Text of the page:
Take Five with John A. Glusman ’78, GSAS’80

John A. Glusman ’78, GSAS’80 is VP and editor-in-chief of W. W. Norton’s trade department. A publishing veteran of nearly 40 years, Glusman has worked with Nobel Prize winners Czesław Miłosz and Orhan Pamuk; National Book Award winner Richard Powers; National Book Critics Circle Award winners John Lahr and Jim Crace; Pulitzer Prize winners Ronan Farrow, David Rohde and Laurie Garrett; New York Times best-selling authors Neil deGrasse Tyson GSAS’92, Frans de Waal, Erik Larson, Ben Macintyre, David E. Sanger, Alice Hoffman and Rosellen Brown; and he edited E. Annie Proulx’s fiction debut, Heart Songs and Other Stories. He has taught at Columbia, the New School for Social Research and the Squaw Valley writers conference. His book, Conduct Under Fire: Four American Doctors and their Fight for Life as Prisoners of the Japanese, 1941–1945, based on his father’s experiences as a Navy doctor and POW in the Philippines and Japan, won the Colby Award for the best work of military nonfiction by a first-time author. He is a recipient of a John Simon Guggenheim Memorial Foundation fellowship in nonfiction and the 2019 Dean’s Award for Distinguished Achievement from GSAS.

What were you like when you arrived at Columbia?

Having grown up in New York City, I hadn’t really given Columbia much thought when initially applying to colleges, though my parents had both been on the faculty of P&S and my father very much wanted me to attend the College. To me it was just another stop on the Broadway local, and a rather grimy one at that. So naturally not heeding my father’s advice, I attended Vassar for my first year, which was very good academically but rather over-the-top socially, and I thought: I can’t take four years of this. Back to New York City it was, and this time, in fall 1975, I fell in love with Columbia — with the Core Curriculum and with the students, who were so engaged by their professors and their studies that we’d be arguing the merits of a certain lecture on Shakespeare or Wordsworth or Freud from the moment we walked out of Hamilton Hall or Schermerhorn until sometimes late at night.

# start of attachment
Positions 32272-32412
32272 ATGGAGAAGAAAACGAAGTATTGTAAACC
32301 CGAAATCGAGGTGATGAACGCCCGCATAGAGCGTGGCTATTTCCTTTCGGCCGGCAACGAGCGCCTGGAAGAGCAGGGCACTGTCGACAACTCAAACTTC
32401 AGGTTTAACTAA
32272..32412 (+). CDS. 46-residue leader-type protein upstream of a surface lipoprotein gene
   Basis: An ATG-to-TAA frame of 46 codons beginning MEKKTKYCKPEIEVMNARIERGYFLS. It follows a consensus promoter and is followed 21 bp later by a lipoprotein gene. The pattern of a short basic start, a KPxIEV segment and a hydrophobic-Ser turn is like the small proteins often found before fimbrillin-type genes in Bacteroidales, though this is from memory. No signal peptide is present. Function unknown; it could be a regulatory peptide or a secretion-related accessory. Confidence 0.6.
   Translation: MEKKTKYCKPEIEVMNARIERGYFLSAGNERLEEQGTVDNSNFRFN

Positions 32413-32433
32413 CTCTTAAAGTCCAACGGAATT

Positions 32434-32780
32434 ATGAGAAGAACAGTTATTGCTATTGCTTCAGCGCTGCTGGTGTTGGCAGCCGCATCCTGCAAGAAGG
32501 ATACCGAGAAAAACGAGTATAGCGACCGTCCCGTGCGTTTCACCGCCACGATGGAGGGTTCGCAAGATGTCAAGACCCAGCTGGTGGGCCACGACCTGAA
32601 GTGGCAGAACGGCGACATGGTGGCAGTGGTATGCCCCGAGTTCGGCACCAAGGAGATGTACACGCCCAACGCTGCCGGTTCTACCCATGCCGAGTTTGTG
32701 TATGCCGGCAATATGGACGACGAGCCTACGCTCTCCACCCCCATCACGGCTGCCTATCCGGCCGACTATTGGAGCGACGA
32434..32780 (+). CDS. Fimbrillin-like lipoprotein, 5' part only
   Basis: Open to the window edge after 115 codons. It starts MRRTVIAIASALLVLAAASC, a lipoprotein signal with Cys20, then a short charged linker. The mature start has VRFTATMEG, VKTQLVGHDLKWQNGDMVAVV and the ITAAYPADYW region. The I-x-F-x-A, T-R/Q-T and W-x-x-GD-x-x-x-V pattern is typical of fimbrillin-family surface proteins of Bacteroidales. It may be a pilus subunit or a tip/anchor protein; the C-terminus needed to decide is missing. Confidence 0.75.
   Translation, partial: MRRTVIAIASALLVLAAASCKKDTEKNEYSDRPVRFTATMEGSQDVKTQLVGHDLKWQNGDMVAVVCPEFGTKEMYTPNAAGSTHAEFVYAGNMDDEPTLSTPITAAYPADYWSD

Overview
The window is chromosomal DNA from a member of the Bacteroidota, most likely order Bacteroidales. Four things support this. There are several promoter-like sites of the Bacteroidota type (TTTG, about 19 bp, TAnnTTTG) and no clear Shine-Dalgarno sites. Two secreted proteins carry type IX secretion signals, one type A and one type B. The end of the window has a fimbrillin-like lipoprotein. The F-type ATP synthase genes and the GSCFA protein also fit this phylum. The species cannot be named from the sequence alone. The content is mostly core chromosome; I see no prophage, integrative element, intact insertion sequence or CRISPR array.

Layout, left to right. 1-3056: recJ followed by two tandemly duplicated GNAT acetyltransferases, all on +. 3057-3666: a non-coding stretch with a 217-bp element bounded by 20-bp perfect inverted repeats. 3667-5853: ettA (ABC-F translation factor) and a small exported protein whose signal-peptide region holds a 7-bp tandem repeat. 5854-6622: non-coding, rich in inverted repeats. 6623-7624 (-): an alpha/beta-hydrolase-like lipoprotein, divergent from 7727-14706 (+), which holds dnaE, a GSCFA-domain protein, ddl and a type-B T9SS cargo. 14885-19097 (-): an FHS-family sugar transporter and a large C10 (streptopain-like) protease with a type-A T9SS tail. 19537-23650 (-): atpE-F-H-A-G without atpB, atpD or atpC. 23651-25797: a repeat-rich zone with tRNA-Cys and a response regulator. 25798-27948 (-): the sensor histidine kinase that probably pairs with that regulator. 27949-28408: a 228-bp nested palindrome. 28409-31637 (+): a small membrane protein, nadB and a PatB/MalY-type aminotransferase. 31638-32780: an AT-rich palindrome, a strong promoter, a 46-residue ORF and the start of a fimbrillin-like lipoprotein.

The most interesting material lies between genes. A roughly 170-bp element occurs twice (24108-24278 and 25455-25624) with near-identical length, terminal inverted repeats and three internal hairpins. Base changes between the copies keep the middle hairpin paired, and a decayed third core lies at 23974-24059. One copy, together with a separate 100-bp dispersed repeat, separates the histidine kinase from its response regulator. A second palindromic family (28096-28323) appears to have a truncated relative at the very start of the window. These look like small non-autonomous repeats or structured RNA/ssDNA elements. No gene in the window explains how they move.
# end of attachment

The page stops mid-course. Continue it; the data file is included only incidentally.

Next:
I imagine I was rather full of myself, like many undergraduate men, but Columbia did a wonderful job of cutting me down to size. I remember taking the celebrated “Colloquium in 19th & 20th Century Literature” not long after Lionel Trilling ’25, GSAS’38 had died; his aura was still very much present in Hamilton Hall. The colloquium was then taught by Rufus Mathewson SIPA’48, GSAS’55, a professor of Russian and Slavic studies, and the brilliant and affable Michael Wood. The reading list was wonderfully challenging — a book a week, from Tolstoy and Dostoevsky all the way down to Pynchon’s V — and I remember thinking at one of the very first gatherings that there were quite a few students here who knew a lot more than I did — in fact, they were incredibly well-read — which fired both my curiosity and my competitive instincts.

What do you remember about your first-year living situation?

I lived off campus, so I felt delightfully mature. Though a literature major, I was quite serious about jazz piano, and studied with a wonderful old bebop player, Tony Aless, in Midtown. Evenings would be spent with friends, of course — more specifically, a Barnard girlfriend — or perhaps going down to the Village Vanguard to listen to Bill Evans or McCoy Tyner, or to Max’s Kansas City during the heyday of punk in the mid-1970s. Much has been written subsequently about how dangerous the city was back then, but with the exception of the summer of the Son of Sam in 1977, it never felt that way to me. Instead, it was a luxury to have the city at your doorstep and this world-class institution up on a hill in Morningside Heights.

What class do you most remember and why?

There was not one standout class; there were at least three: Ted Tayler’s brilliant course on Shakespeare, Steven Marcus ’48, GSAS’61’s revelatory class on 19th-century Romantic poetry and Willard Gaylin PS’56’s eye-opening course on psychoanalysis, which steeped us in Freudian thought and language. Tayler and Marcus made such an impression that when I applied to graduate school, I applied to one only — GSAS — and they were the thesis advisors for my M.A. in English and comparative literature.

Did you have a favorite spot on campus, and what did you like about it?

I have several favorite spots at Columbia: the Low Library steps on a beautiful spring day, where we would watch — and, of course, comment on — students as life streamed by; Hamilton Hall, where I took so many memorable classes; the stacks of Butler Library, which revealed their secrets after slow, steady research, and were a quiet oasis from the world outside.

What, if anything, about your College experience would you do over?

What would I do over if given the chance? Everything! In retrospect, I regret not having had the chance to study with Elizabeth Hardwick in her writing course; I know she would have been a fierce — and useful — critic of my work, as Malcolm Cowley would prove to be. That regret aside, Columbia was a life-changing experience for me, as it was for so many fellow students. It prepared me extraordinarily well for a career in publishing, inspired me in my own writing, and it can’t be pure coincidence that my wife, Emily Bestler BC’83, GSAS’84, is a Barnard and Columbia graduate, and that my son, Graham ’19, will graduate from the College in May.